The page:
Shortly after passing the AWS (Amazon Web Services) Developer Associate exam, I was tasked with conducting a security threat model review of a new microservice architecture design plan. The development team wanted to integrate existing Kubernetes cluster-based services with serverless components such as AWS Lambda, DynamoDB, SQS and Data streams. The review led me to learn the AWS recommended security best practices when it comes to utilizing these services.
In this blog post, I'll share my experience performing a threat model review, using a hypothetical AWS architecture plan as a backdrop. The plan incorporates AWS Lambda, Amazon EKS, Athena queries with S3 buckets, DynamoDB, MySQL, and SQS as the key components.
Step 1: Understanding the AWS System
The journey begins with a deep dive into the AWS architecture plan. In our scenario, this plan encompasses several vital components:
AWS Lambda: A serverless compute service.
Amazon EKS: A managed Kubernetes service.
Athena Queries with S3 Buckets: The capability to query data stored in S3 using Athena.
DynamoDB: A NoSQL database service.
MySQL: A relational database service.
Amazon SQS: A managed message queuing service.
Step 2: Identifying Assets and Data Flows
To initiate the threat model review, I carefully looked over the plan to identify the assets within the system and to figure out all the details of data flows among these assets.
The documented assets and the data flow among them were converted to a threat model diagram showing the protocol used for communication (typically HTTPS).
Step 3: Enumerating Threats
The heart of the review process lies in enumerating potential threats within this AWS environment. Identifying common threats, such as:
Unauthorized Access: The risk of unauthorized entities or users gaining access to critical AWS resources.
Data Exfiltration: The potential for unauthorized extraction of sensitive data.
Data Tampering: Concerns about unauthorized modifications to data.
Resource Exhaustion: The specter of overutilization leading to service degradation.
Denial of Service (DoS): The challenge of safeguarding against disruptions to service availability.
Insecure Dependencies: Vigilance regarding vulnerabilities in third-party libraries or services.
Step 4: Risk Assessment
Evaluating the probability and potential impact of each identified threat is a cornerstone of the threat model review process. It is crucial to balance security measures with performance metrics. For example, the risk assessment must consider the criticality of the data before suggesting encryption. The service degradation or costs associated with querying encrypted data stores outweigh the risk of losing non-critical data.
Step 5: Implementing Mitigation Strategies
Based on the risk assessment, formulate mitigation strategies. Some examples include:
Balancing Encryption and Performance: Employ AWS Key Management Service (KMS) to selectively encrypt data. Fine-tune encryption settings to strike a balance between security and query performance.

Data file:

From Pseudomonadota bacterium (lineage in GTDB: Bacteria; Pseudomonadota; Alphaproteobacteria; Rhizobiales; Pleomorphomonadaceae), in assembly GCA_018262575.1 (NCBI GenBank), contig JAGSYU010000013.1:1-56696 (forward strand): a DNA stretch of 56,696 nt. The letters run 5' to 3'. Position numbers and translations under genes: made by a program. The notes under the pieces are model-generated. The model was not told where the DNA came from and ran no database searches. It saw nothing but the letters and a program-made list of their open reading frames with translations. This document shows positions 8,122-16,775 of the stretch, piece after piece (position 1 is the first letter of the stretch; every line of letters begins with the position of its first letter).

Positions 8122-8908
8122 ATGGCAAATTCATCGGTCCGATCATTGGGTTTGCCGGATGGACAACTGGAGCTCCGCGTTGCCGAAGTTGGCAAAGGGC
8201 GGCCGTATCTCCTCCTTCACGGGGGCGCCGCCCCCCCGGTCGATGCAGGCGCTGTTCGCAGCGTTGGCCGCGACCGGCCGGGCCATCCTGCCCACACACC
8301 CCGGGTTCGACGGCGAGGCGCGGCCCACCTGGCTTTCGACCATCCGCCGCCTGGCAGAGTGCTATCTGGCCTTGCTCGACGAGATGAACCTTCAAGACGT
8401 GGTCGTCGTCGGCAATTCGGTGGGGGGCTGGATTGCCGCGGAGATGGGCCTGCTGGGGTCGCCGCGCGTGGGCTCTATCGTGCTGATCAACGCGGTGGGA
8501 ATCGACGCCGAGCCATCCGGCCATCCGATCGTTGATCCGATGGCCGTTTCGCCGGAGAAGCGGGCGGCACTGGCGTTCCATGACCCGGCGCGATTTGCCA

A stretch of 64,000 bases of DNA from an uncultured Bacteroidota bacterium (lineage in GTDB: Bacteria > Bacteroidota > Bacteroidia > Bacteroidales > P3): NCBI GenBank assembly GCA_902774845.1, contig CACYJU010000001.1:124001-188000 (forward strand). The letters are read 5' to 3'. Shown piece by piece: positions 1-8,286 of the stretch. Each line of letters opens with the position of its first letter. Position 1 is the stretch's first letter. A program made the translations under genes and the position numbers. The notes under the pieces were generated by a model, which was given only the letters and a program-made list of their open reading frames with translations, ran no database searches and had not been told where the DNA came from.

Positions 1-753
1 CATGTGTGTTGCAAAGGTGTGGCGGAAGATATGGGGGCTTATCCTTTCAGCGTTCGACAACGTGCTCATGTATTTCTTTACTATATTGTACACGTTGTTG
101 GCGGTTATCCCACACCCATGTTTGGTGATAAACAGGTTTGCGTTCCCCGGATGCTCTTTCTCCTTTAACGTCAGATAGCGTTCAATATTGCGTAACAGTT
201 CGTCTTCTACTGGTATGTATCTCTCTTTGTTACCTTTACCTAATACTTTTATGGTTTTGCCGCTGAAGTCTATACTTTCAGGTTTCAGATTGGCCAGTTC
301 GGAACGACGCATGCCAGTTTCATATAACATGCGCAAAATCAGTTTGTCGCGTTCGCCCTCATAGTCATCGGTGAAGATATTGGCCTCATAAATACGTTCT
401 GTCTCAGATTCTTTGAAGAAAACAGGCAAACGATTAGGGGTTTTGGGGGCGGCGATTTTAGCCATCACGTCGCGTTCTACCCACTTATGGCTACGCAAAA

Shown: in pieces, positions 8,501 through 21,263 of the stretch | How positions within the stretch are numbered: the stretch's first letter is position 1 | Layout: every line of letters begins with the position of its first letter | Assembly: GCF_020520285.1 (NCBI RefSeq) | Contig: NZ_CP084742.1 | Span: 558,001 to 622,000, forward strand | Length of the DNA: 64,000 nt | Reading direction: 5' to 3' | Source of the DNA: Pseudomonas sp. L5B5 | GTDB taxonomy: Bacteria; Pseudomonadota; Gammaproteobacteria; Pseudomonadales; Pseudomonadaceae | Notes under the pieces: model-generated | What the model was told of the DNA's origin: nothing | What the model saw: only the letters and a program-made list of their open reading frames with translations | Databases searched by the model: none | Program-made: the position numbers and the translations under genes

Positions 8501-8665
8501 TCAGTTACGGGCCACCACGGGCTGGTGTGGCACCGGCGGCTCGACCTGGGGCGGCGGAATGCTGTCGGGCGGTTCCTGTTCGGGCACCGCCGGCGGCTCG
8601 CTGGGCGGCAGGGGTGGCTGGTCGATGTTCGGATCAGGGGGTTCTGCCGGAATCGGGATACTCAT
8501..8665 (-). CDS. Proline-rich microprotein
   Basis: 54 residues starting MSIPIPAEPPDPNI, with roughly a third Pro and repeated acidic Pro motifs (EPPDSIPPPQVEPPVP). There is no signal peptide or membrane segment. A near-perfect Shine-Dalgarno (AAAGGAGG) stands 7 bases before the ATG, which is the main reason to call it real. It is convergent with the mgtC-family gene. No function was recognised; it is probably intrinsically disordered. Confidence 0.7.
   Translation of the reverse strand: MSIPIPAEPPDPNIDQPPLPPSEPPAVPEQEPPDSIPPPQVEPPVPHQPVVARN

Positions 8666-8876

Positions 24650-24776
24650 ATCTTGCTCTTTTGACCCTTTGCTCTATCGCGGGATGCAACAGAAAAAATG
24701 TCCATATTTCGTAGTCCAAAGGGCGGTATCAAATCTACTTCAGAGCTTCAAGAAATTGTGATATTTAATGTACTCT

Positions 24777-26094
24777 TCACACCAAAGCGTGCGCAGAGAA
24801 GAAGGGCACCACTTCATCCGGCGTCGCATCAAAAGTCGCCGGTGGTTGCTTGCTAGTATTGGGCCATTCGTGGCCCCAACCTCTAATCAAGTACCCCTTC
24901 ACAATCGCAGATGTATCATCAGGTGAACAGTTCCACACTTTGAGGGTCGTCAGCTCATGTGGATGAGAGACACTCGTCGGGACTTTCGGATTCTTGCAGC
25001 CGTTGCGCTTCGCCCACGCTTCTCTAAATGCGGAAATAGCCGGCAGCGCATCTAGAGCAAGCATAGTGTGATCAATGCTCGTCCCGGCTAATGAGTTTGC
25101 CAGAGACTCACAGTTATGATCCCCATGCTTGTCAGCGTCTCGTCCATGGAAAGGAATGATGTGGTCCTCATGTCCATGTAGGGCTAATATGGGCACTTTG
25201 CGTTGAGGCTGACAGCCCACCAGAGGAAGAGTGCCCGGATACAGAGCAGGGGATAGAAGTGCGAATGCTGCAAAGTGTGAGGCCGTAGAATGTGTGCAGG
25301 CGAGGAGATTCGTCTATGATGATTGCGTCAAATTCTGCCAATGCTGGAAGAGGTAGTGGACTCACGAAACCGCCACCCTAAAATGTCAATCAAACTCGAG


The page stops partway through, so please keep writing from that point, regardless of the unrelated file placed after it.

Unauthorized Access: Implement rigorous IAM policies, enforce Multi-Factor Authentication (MFA), and utilize AWS security groups.
Data Exfiltration: Implement encryption for data at rest and in transit, and manage cryptographic keys using KMS.
Resource Exhaustion: Leverage AWS Auto Scaling to dynamically adjust resource allocation.
Denial of Service (DoS): Utilize AWS Shield for DDoS protection and configure rate limiting.
Managing Insecure Dependencies: Regularly update and patch third-party libraries and services.
Step 6: Monitoring and Incident Response
A backup and disaster recovery plan needs to be baked into the design architecture to ensure high availability
The establishment of continuous monitoring practices and an incident response plan was a crucial aspect of this review. AWS CloudWatch acted as a monitoring instrument. The incident response plan guarantees preparedness for any unanticipated security incidents.
Step 7: Documentation and Training
Microsoft's threat modeling tool was used in my review documentation, but I am hoping to find better alternatives soon. I ensured that the threat model, security controls, and incident response procedures were thoroughly documented.
Additional suggestions (if the company has already embraced a DevOps culture):
Identifying Vulnerable Dependencies in CI/CD
Incorporate vulnerability identification into the CI/CD pipeline with a particular focus on image or container scanning services:
Image Scanning: Integrate services like AWS Elastic Container Registry (ECR) or third-party tools to scan container images for vulnerabilities before deployment.
Dependency Scanning: Employ tools like Snyk to pinpoint vulnerabilities in code dependencies.
CI/CD Integration: Automate vulnerability scans as an integral part of the CI/CD process, enabling the detection of issues early in the development cycle.
Continuous Monitoring: Maintain up-to-date databases of the identified risks and regularly re-scan images to record newly discovered vulnerabilities.
Incorporating feedback from the development and operations teams and continuously improving the security recommendations will greatly benefit all teams involved and foster a healthy learning environment. That was a key takeaway from my experience working on this project.